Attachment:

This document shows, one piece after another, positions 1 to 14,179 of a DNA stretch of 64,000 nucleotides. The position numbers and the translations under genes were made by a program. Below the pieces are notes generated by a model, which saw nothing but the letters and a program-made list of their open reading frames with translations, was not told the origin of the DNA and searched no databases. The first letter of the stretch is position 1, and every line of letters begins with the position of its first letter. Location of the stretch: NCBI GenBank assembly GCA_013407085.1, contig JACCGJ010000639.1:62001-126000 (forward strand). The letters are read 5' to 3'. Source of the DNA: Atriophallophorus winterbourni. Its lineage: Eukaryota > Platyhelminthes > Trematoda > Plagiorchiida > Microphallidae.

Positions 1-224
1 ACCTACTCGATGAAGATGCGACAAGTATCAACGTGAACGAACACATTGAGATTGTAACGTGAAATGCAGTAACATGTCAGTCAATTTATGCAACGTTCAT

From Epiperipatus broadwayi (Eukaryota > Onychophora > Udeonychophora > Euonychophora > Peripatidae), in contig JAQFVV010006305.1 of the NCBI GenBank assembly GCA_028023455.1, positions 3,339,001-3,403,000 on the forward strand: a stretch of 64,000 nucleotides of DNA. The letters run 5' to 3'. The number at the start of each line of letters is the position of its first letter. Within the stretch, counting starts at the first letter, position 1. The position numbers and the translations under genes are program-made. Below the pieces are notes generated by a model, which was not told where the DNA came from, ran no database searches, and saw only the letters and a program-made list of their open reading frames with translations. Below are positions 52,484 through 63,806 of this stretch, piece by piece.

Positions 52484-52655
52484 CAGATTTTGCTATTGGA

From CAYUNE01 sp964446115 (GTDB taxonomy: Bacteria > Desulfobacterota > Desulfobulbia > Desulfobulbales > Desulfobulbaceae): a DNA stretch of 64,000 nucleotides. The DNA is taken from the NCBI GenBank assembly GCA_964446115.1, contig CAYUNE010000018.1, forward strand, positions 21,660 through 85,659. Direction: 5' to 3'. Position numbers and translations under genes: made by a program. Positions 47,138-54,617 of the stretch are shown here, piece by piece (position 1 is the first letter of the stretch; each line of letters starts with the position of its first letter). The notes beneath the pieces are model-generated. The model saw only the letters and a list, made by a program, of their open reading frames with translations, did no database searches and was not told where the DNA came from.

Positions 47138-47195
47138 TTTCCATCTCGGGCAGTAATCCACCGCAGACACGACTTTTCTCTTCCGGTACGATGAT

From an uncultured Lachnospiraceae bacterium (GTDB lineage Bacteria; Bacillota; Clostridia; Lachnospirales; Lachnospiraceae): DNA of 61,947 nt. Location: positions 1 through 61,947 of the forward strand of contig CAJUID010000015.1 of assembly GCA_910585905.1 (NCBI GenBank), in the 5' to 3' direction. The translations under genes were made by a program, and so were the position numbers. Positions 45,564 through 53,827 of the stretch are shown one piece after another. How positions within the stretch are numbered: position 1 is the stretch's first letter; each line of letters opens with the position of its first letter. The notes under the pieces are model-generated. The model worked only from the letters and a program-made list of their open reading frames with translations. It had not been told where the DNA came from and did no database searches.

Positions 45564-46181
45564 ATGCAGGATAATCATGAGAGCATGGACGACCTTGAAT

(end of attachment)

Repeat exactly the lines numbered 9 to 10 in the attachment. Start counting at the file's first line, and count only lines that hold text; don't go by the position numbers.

47138 TTTCCATCTCGGGCAGTAATCCACCGCAGACACGACTTTTCTCTTCCGGTACGATGAT

From an uncultured Lachnospiraceae bacterium (GTDB lineage Bacteria; Bacillota; Clostridia; Lachnospirales; Lachnospiraceae): DNA of 61,947 nt. Location: positions 1 through 61,947 of the forward strand of contig CAJUID010000015.1 of assembly GCA_910585905.1 (NCBI GenBank), in the 5' to 3' direction. The translations under genes were made by a program, and so were the position numbers. Positions 45,564 through 53,827 of the stretch are shown one piece after another. How positions within the stretch are numbered: position 1 is the stretch's first letter; each line of letters opens with the position of its first letter. The notes under the pieces are model-generated. The model worked only from the letters and a program-made list of their open reading frames with translations. It had not been told where the DNA came from and did no database searches.